The hard-bitten folk poets may have kept Turkish poetry (and the Turkish language) alive for centuries; in contrast, in the imperial capital of Constantinople, poetry was written in the Ottoman language, a mixture of Turkish, Persian, and Arabic. Ottoman elite poets created a glorious tradition called Divan poetry, based on the mastery of language by eloquently combining various figures of speech with fabulous images – an ancient l’art pour l’art. This tradition was discreetly revived in an avant-garde manner in the Cold War times by a generation influenced by Surrealism, the Second New Deal, questioning the meaning in poetry while glamorising it with thrilling metaphors and breathtaking lyrical passages. Cemal Süreya, a gifted and poised madcap, was one of the generational talents who took the post-World War II scene by storm. His penchant for metaphor can be traced throughout his oeuvre, not least in his famous poem ‘Two Hearts’:

The shortest path between two hearts:
Stretched out to each other, at times
Touching with fingertips only
Two hands.

I’m running towards the stairs
Waiting is time acquiring a body
I got here too early; I can’t find you
It feels like something is being rehearsed.

Birds are gathering to migrate
I wish I loved you just for this.[2]

In the ears of modern poets, there is still a distant echo of classical Ottoman court poetry, a tradition that has skilfully exaggerated emotions and expressed them in a highly stylised way making extensive use of figures of speech.

Contemporary Turkish poetry, then, was left with an irresistible yet challenging task of reinventing itself as a hybrid and composite form, synthesising deconstructed surreal and linear political narratives. Again, Hikmet was one of the first to rise to the challenge with his poem ‘Straw-Blond’, an epic recollection of the travels of his youth, especially the almost decade-long odyssey into the unknown territory of the Soviet Union, at the end of which he was sentenced to prison for the first time. It is strange to think that ‘Straw-Blond’ is underestimated as it is quite well-known and considered unique in his oeuvre. But no, it did not send shockwaves through Turkish poetry. It was published in 1969, years after the exiled poet’s death. Back then, Turkish poetry was reclaiming its social status thanks to its political overtones and the newly-found freedom for the Turkish left. A provocative and militant poetics was emerging, and Hikmet was hailed as a symbol of the struggle. His more narrative poems were in focus, although he tried to go beyond his trademark social-realist style with ‘Straw-Blond’ a decade prior. The horizons it opens up may still be considered uncharted territory.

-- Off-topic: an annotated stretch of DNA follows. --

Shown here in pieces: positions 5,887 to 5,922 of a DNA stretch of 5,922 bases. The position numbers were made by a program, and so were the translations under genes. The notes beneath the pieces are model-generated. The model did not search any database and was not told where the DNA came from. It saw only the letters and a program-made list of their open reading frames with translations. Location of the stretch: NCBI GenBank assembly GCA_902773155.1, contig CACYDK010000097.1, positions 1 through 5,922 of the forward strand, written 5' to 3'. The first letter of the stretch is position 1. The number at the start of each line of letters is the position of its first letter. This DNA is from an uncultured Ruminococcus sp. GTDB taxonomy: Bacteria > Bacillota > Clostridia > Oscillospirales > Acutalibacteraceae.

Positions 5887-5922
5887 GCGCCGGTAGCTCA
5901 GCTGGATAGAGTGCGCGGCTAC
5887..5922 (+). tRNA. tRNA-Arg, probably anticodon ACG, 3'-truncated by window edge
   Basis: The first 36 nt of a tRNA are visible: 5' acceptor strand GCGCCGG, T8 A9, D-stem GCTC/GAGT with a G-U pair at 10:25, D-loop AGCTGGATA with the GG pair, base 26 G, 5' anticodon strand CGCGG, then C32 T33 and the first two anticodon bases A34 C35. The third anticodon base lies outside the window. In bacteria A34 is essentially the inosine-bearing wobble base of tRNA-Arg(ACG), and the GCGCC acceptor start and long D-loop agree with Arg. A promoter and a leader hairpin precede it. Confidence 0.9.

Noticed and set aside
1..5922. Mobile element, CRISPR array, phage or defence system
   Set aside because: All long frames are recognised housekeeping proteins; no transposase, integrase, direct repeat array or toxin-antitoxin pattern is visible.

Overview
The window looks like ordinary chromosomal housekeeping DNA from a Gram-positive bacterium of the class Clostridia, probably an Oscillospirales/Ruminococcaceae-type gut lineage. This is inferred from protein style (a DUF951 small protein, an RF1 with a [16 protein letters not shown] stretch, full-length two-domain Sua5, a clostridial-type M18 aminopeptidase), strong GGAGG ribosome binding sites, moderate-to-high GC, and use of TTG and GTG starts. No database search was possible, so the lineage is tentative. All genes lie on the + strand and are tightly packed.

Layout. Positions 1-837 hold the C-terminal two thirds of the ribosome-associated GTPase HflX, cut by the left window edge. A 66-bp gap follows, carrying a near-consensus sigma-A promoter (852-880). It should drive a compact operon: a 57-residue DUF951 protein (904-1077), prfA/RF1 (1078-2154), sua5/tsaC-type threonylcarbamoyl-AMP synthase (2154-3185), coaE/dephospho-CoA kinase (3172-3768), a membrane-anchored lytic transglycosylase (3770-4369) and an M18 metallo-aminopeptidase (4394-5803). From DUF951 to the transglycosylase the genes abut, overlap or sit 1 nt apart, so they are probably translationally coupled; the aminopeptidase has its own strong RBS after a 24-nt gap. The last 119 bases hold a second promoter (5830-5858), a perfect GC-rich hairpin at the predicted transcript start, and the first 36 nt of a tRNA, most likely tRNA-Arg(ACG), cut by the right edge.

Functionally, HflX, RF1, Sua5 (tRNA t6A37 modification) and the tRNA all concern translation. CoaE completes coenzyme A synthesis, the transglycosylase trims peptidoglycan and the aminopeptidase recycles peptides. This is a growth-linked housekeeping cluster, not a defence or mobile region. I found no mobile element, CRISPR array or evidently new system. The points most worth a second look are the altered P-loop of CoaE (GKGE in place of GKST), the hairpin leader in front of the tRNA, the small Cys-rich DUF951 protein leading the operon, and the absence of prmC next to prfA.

I’m racing the minutes now they’re ahead now me
when they’re ahead I’m scared I’ll lose sight
of their disappearing red lights is
when I’m ahead their headlights throw my shadow on the road
my shadow races ahead of me suddenly I’m afraid I’ll lose
sight of my shadow
I go into theaters concerts movies
I didn’t try the Bolshoi you don’t like tonight’s opera
I went into Fisherman’s Bar in Istanbul and sat talking sweetly
with Sait Faik I was out of prison a month his liver was hurt-
ing and the world was beautiful
I go into restaurants with brassy orchestras famous bands
I ask gold-braided doormen and aloof tip—loving waiters
hatcheck girls and the neighborhood watchman
we didn’t see
the clock tower of the Strastnoi Monastery rang midnight
actually both tower and monastery were torn down long ago
they’re building the city’s biggest movie house there
that’s where I met my nineteenth year
we recognized each other right away
yet we hadn’t seen each other not even photos
we still recognized each other right away we weren’t surprised
we tried to shake hands
but our hands couldn’t touch forty years of time stood between us[3]